In the days of CRT displays, the precise synchronization between source and display meant that the time between a video line appearing at the input and the dot writing it to the screen was constant, and very small. Today’s display technologies deliver unimaginable resolutions compared to the TV your family had in the 1970s, but they do so at the expense of all their signal processing imposing a much longer delay before a frame is displayed. This can become an issue for gamers, but also with normal viewing, because in some circumstances the delay can be long enough for it to be audible in a disconnect between film and soundtrack. It’s something [Mike Kibbel] has addressed with his video input delay meter, and it makes for a very interesting project.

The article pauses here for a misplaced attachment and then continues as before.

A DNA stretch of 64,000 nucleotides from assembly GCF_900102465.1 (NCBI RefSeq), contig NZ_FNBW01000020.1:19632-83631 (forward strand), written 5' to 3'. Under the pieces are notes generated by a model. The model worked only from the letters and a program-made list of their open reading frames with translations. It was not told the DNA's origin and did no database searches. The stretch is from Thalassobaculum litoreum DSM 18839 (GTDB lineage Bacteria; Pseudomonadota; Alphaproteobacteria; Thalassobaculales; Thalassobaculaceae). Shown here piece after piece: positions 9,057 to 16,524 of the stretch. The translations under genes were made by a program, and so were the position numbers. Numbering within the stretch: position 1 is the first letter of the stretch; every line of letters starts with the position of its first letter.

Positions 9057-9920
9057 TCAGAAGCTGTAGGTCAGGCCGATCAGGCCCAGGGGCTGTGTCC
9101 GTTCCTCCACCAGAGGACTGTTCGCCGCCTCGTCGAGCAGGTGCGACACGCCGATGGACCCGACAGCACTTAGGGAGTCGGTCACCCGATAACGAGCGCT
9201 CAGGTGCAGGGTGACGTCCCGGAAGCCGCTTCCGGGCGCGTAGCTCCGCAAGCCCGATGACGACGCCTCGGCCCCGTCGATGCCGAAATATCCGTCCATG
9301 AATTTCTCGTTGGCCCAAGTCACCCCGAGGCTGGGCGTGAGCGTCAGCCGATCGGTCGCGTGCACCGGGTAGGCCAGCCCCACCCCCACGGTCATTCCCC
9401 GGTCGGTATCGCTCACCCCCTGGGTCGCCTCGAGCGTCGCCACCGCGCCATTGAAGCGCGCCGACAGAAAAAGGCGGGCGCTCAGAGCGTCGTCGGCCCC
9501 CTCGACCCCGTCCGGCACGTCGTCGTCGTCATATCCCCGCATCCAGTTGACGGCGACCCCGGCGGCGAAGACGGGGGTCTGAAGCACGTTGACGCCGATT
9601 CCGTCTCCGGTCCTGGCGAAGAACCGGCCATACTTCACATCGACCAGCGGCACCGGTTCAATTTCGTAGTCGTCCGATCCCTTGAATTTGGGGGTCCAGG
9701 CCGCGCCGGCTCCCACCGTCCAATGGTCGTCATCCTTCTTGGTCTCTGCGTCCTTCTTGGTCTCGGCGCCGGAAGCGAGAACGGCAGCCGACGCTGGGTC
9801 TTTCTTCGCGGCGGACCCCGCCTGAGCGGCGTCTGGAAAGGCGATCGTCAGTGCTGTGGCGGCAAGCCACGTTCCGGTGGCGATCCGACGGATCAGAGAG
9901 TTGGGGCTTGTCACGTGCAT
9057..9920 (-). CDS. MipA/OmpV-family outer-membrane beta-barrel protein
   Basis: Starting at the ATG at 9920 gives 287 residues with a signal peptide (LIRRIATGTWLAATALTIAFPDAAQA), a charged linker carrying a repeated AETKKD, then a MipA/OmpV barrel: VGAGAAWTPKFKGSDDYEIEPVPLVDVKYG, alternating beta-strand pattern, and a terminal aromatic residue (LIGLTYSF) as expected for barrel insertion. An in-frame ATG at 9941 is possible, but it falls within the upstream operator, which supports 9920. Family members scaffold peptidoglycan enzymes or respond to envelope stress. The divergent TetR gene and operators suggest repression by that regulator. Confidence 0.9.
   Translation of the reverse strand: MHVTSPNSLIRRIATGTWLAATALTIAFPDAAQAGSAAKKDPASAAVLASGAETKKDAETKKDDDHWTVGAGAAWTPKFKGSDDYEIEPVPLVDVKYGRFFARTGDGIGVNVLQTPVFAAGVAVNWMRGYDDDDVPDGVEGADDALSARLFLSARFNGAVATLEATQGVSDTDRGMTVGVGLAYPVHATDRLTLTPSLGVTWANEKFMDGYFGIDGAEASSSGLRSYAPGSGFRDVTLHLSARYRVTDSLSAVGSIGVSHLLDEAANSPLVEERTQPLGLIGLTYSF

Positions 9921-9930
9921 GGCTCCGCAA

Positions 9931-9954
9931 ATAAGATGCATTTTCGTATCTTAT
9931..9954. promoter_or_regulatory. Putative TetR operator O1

At its heart is an FPGA, and in the video below the break he goes into great detail about its programming. It both generates a DVI output to drive the monitor and performs the measurement. The analog to digital converter side of the circuit is interesting, he has a photodiode and an op-amp driving a comparator to form a simple 1-bit converter. He takes us through the design process in detail, with such useful little gems as the small amount of hysteresis applied to the comparator.
There are probably many ways this project could have been implemented, but this one is both technically elegant and extremely well documented. Definitely worth a look!